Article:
October 12, 2006
GOP pro-Israel campaign is the real deal—why the hysteria?
Sure, the Republican Jewish Coalition (RJC) has an agenda.
The RJC wants Jews to become Republicans. So, the RJC buys ads in Jewish newspapers.
Why the unbridled hysteria? Were the ads pornographic?
For some liberals, free speech is selective. For them, (Jewish) community standards define the Republican Party as obscene. They don't want to read what the other side has to say, and they do not want you to read it, either.
To be fair, some Republicans also blindly follow their political party. And I am not one of them. I don't think the Republican Party is perfect. But on most issues, Republicans are a better fit for me.
For many in either party, party allegiance is based on gut feeling, for others, a multiplicity of issues that can be discussed another time. For now, let's talk about the most controversial issue RJC confronted -- Israel.
The message in the RJC ads sent some Democrats up the wall. Why take it out on the messenger? These angry Democrats had two intellectually defensible alternatives. They could have said that Israel is important to them and, also added: (a) "Other issues are more important to us than Israel," or (b) "We have an Israel problem in our party, and we'll work it out within the party."
But party hacks are loyal to their party, not principle. And major Jewish Democrats, who could rise to the occasion, are in denial.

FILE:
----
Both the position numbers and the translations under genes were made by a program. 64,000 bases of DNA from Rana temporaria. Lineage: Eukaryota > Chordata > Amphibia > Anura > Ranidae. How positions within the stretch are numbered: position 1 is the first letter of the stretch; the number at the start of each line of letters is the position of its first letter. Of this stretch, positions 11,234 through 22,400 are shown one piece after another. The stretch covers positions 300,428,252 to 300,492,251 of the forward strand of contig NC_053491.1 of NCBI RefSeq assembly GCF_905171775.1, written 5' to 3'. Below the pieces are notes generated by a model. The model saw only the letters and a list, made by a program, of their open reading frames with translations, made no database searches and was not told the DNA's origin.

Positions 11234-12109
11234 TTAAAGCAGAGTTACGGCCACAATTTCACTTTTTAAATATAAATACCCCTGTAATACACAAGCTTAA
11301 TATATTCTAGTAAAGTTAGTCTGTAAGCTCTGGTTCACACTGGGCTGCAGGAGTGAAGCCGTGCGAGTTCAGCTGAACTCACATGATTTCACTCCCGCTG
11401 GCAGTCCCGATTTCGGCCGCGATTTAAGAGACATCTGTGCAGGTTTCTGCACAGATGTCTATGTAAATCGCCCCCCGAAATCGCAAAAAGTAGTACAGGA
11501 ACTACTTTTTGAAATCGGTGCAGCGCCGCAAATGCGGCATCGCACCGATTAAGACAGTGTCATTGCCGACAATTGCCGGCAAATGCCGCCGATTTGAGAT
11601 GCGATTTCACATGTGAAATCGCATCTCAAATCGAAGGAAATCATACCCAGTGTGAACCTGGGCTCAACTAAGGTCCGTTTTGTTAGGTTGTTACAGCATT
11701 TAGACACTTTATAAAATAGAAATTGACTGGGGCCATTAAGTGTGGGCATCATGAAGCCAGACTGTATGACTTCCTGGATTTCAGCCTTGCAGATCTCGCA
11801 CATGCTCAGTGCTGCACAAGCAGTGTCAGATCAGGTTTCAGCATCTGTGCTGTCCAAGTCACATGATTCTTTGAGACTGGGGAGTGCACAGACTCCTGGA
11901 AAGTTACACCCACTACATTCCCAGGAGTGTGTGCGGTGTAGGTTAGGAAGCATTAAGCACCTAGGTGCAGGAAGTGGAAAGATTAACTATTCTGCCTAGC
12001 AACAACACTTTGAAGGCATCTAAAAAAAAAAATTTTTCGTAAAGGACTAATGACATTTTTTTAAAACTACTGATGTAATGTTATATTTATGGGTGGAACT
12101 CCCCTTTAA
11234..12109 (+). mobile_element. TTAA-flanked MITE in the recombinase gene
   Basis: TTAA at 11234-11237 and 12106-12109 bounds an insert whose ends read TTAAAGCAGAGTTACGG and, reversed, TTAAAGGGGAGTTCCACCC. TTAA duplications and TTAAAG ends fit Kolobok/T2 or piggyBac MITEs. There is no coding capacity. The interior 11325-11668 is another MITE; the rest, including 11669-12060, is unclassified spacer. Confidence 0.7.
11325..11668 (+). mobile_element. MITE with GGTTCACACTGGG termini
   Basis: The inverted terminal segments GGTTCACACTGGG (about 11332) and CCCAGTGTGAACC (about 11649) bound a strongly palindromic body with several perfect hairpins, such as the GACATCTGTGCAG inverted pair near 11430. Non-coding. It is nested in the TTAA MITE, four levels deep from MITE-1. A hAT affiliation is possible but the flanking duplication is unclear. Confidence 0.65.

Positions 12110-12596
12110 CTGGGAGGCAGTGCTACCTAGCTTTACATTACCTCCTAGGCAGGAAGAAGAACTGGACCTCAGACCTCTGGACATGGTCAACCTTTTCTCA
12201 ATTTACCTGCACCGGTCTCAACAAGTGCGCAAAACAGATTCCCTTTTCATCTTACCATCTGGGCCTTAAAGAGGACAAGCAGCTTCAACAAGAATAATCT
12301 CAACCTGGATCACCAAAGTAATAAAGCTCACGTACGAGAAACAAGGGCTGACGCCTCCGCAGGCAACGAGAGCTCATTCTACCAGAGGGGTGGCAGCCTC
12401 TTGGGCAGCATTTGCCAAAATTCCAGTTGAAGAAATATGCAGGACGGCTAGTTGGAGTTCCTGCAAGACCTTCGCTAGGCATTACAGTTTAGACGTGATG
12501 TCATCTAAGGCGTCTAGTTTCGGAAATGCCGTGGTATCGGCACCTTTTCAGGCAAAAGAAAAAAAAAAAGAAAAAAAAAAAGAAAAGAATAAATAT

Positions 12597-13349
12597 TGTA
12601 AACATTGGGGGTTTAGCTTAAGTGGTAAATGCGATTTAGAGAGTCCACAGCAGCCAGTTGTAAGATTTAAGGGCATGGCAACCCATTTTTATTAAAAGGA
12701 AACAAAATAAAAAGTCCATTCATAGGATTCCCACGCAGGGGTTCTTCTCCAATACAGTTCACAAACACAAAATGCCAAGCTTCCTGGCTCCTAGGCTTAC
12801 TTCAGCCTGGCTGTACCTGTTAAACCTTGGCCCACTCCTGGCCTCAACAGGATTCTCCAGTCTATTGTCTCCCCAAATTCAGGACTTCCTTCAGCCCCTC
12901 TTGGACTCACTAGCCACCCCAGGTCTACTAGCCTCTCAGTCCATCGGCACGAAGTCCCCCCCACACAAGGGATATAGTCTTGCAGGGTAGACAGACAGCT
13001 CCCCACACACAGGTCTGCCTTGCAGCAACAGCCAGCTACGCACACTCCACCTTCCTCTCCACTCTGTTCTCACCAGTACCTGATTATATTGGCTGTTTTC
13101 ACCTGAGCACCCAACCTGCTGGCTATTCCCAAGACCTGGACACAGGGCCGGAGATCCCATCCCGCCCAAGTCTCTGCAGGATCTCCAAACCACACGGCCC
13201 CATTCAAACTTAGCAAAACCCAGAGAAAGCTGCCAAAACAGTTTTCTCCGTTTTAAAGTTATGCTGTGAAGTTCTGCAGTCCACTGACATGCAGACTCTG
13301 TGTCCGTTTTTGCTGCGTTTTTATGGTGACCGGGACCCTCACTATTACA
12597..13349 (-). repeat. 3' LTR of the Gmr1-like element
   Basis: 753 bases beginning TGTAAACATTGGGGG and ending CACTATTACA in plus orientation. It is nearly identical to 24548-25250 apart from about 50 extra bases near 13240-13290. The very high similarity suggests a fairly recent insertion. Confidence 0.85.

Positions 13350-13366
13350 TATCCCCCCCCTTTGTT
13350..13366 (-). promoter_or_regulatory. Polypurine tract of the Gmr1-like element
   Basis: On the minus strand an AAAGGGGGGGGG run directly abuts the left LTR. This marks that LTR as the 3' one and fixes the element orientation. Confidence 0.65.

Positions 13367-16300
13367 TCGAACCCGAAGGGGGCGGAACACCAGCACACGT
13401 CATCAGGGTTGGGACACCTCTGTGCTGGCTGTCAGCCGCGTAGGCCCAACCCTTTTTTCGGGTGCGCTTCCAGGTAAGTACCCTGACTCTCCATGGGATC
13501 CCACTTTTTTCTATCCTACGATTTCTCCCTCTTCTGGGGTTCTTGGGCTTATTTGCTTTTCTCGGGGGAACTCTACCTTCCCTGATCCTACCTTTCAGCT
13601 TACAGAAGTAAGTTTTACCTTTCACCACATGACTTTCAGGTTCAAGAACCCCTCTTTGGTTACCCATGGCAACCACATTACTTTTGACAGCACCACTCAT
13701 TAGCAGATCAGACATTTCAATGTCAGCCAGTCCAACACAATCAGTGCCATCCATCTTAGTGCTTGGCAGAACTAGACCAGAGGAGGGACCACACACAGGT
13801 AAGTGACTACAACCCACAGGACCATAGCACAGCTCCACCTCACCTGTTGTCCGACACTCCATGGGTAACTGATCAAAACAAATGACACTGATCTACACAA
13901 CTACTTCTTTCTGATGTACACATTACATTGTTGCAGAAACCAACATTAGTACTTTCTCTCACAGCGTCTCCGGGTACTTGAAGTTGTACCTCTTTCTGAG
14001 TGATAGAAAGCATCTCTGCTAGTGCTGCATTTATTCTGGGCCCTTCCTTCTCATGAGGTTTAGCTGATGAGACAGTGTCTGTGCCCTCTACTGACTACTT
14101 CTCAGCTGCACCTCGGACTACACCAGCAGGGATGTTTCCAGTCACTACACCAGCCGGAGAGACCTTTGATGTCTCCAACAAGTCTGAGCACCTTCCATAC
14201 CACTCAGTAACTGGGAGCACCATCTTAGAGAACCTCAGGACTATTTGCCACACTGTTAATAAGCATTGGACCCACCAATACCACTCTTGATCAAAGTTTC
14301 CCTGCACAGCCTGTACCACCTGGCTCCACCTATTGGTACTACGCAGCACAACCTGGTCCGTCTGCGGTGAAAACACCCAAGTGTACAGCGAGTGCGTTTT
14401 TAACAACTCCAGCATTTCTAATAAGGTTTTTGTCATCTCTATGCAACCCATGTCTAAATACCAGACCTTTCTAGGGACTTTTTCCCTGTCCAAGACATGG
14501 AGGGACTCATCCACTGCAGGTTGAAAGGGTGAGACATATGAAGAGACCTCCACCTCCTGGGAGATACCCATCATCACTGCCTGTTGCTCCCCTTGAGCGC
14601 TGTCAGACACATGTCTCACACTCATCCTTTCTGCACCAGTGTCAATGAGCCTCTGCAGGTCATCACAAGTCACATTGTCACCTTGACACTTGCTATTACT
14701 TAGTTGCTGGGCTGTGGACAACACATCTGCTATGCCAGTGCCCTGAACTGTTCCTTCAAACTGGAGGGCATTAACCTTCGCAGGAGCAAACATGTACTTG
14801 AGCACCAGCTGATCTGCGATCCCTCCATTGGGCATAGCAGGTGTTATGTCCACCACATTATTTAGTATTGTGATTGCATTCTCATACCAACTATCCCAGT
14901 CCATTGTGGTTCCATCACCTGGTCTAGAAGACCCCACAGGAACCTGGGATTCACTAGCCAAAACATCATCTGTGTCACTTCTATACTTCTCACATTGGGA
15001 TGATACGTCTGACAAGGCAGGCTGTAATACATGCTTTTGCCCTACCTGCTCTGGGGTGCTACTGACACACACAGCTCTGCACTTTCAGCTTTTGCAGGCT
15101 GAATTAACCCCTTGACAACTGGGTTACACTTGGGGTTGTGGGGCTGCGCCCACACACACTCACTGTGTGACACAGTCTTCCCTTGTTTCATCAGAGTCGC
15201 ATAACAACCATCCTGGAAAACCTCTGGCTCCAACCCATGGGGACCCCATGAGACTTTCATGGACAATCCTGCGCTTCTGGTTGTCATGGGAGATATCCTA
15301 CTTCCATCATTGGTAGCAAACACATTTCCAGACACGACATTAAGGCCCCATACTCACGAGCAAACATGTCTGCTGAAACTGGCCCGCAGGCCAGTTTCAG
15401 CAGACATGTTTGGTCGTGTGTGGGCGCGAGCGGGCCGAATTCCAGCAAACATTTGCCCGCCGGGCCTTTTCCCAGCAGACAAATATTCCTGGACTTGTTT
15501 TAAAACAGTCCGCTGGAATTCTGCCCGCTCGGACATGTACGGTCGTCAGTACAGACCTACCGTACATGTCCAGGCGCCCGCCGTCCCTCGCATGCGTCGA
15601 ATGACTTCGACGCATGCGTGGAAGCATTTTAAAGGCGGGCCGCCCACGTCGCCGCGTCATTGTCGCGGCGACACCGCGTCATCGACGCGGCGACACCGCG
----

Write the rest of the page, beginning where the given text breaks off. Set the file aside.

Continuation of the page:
Let's not pretend, as Rep. Howard Berman (D-Van Nuys) does, that the RJC rhetoric somehow challenges a bipartisan coalition for Israel. Congressman Berman is a bright, honest, decent man who knows better. I respect Howard, but his political identity, vested in the Democratic Party, trumps his formidable IQ. It is not that he cannot, but he chooses not to see reality. Bipartisan coalition? Anti-Semite Rep. Cynthia McKinney (D-Ga.) merely spoke more boldly than many of her African American colleagues in Congress, who are, I am sad to say, anti-Israel populists. The more patrician Rep. James Moran (D-Va.) publicly buys into the Jewish conspiracy line.
Then there is the "Southern gentleman" -- then-Sen. Ernest Hollings (D-S.C.), who on the Senate floor blamed the Iraq War on Jews. I could go on and on (Lois Capps [D-Santa Barbara], Barbara Lee [D-Oakland], Fortney Pete Stark [D-Fremont] and Maxine Waters [D-Los Angeles] to name just a few more members of Congress).
Berman's Jewish brethren in Congress are disingenuous. For years, if not decades, they have supported cuts in the size and scope of our intelligence community. Soft on defense, they also have consistently opposed U.S. strategic and tactical weapons systems.
Do Jewish Democrats like Sen. Barbara Boxer (California) and Rep. Henry Waxman (Los Angeles) really believe that an intelligence out-to-lunch and militarily weak United States can support an ostracized, isolated Israel? These politicians embarrass me.